This is one of those campaigns that exists outside any communication medium or platform. It simply makes a good story, and that story can be delivered through any number of channels.
Patron has put together a series of dinner events in major cities throughout the US. They don’t offer too many more details other than a sizzle video on their website. But based on the shots, it looks like a lot of food and a lot of drinks, probably with tequila in much of it.
I’ve always liked the aesthetic of Patron, from the bottle to the product packaging to their website design. And if the photography of these events is an indicator, this looks to offer an experience in line with their upscale brand standards. So let’s take a look at the campaign.
The first post happened on February 13, 2016, and the campaign continues as of this writing. Since that time, there have been a total of 126 public posts, shown in the Posts chart below left. Fairly evenly divided between Twitter, Facebook and Instagram, although slightly weighted, in that order. And while that may seem like a lot of posting, when spread out over 6 months, it’s a more manageable 21 posts per month average.
Campaign posting volume is also a mere sliver of Patron’s total public posting during that same time period on those networks: 1,408. So while this is a substantial campaign, it’s not dominating their social content landscape.
Posts/Engagement by Day
The launch date of February 13 clearly stands out on the Posting by Day chart, with 12 posts that day. The single highest posting volume of the campaign, and second highest engagement day.
After that, the campaign pulls back until March, when they kick posting into high gear. From March through May, there’s a significant increase in posting volume, with frequency dropping sharply right around the beginning of June. Since then, there have only been a handful of posts, which is surprising given that the website shows a number of events coming up in the late summer and early fall.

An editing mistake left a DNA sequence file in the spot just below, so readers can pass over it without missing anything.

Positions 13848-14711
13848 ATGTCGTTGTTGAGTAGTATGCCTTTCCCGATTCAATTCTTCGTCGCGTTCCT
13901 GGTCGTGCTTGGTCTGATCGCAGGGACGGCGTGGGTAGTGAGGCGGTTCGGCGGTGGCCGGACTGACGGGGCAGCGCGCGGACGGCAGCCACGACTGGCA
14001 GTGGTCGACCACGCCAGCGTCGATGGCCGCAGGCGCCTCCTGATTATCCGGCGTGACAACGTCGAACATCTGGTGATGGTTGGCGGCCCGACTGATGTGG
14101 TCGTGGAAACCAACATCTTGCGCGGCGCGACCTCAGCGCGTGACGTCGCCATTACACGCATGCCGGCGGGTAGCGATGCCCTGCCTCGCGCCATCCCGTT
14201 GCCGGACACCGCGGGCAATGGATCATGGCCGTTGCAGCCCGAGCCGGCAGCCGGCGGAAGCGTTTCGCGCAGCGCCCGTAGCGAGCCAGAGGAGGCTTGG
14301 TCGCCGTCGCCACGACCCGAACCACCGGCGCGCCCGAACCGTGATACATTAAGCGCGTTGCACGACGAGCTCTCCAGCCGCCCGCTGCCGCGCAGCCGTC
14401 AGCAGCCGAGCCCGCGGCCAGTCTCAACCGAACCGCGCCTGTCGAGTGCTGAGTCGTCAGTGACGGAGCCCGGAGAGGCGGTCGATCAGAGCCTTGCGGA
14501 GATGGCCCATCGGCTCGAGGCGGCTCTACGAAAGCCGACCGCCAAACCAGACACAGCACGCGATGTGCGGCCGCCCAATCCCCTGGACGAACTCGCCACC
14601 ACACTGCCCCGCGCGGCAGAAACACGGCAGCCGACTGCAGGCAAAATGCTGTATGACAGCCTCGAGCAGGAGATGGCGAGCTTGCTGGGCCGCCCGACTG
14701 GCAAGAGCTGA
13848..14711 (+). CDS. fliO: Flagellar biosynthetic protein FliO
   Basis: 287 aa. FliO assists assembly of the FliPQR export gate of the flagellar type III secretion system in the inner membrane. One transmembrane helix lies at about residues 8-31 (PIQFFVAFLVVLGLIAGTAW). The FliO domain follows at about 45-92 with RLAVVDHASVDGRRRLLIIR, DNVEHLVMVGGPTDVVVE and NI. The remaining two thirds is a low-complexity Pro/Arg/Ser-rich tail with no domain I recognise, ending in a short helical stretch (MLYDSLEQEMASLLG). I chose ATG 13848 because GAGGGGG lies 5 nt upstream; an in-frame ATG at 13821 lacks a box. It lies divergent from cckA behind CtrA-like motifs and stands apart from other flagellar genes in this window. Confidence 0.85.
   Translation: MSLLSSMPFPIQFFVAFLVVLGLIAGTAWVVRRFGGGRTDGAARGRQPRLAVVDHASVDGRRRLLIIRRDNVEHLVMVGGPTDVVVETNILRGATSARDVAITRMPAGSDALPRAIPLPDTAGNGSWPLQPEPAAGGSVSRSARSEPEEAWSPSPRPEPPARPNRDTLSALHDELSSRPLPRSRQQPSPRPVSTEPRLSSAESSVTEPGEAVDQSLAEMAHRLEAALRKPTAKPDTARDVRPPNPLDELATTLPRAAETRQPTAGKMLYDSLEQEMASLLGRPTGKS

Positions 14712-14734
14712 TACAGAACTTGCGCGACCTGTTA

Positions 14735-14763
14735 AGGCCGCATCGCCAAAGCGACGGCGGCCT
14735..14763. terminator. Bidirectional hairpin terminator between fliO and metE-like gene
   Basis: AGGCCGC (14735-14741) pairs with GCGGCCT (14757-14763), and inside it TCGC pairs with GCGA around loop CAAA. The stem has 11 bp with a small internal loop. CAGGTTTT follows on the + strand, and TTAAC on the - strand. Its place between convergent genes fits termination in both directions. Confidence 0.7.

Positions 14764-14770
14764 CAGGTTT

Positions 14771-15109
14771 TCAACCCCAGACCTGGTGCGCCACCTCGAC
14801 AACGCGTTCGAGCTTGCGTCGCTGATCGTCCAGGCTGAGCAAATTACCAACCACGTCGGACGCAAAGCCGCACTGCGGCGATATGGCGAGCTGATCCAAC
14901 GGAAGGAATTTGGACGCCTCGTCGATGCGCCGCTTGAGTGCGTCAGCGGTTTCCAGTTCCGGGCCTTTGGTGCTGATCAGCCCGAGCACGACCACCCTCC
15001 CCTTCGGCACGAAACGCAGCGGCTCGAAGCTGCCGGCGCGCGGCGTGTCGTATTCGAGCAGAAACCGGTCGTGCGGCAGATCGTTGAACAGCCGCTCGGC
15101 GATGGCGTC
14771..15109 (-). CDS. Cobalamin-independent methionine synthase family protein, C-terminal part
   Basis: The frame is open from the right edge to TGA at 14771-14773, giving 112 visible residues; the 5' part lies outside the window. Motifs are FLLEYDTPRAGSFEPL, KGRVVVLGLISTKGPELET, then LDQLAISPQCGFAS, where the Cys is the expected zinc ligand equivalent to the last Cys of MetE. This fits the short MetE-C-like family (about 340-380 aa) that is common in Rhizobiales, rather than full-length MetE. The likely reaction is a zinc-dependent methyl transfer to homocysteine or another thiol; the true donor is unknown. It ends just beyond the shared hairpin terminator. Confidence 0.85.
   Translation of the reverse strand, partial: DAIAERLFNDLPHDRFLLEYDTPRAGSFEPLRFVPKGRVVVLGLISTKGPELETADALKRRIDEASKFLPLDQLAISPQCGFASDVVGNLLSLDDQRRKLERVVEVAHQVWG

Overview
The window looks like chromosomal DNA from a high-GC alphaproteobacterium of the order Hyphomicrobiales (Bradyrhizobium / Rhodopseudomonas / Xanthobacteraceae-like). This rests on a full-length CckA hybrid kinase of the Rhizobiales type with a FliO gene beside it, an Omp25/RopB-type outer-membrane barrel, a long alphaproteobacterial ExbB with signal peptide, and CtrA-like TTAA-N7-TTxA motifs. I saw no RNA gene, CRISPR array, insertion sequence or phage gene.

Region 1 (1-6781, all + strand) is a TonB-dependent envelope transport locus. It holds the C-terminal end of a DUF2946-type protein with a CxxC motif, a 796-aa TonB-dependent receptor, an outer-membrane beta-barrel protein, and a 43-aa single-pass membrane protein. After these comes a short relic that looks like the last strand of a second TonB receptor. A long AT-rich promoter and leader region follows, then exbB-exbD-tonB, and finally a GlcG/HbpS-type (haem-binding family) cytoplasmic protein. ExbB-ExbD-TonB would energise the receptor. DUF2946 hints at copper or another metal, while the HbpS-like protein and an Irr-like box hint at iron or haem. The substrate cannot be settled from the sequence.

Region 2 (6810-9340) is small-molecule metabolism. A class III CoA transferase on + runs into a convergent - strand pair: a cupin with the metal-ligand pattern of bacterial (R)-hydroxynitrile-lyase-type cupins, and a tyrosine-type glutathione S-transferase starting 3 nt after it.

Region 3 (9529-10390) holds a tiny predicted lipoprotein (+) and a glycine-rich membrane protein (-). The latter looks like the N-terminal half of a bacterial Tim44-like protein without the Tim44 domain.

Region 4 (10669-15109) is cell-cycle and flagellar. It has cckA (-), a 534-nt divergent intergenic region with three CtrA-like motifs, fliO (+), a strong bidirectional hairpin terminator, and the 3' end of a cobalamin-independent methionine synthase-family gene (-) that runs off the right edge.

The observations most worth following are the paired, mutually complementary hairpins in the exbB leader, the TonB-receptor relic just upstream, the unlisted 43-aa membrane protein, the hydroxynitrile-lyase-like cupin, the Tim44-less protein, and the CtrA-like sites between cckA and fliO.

Top Related Terms
Looking at the Top Related Terms chart below, I’m seeing a number of topics that sound like they make up a nice evening. “Impeccable”. “Table”. “Unexpected”. “Simply perfect”. The topics they’re driving home in post after post are adhering to the brand standards they set up years ago.
The first thing you notice in the Top Posts images below is the photography. The photos in this campaign cover a range of events in diverse locations, yet maintain a cohesive feel.
While the campaign had posts that weren’t tied to any particular event, it’s interesting to note that all the top posts were about a specific event. They probably got a nice lift from those in attendance liking, commenting and sharing those posts.
How you can use this
Events make good content sources
While you don’t have to set up elaborate dinners around the globe, you can build a campaign around any number of events. They could be industry conferences, an online product launch, or event tieing in to a local event that your brand co-promotes. The point is, events offer a natural campaign arc. An intro that builds, live coverage at the event, and after-event followup. If your calendar needs content, look for events to help fill it.
Always Be On Brand
This campaign shows how the Patron brand personality is as on-target for these events as it is on any other piece of communication. Patron has spent a lot of effort to establish their brand as a premium tequila. And in these photos, they maintain that positioning well.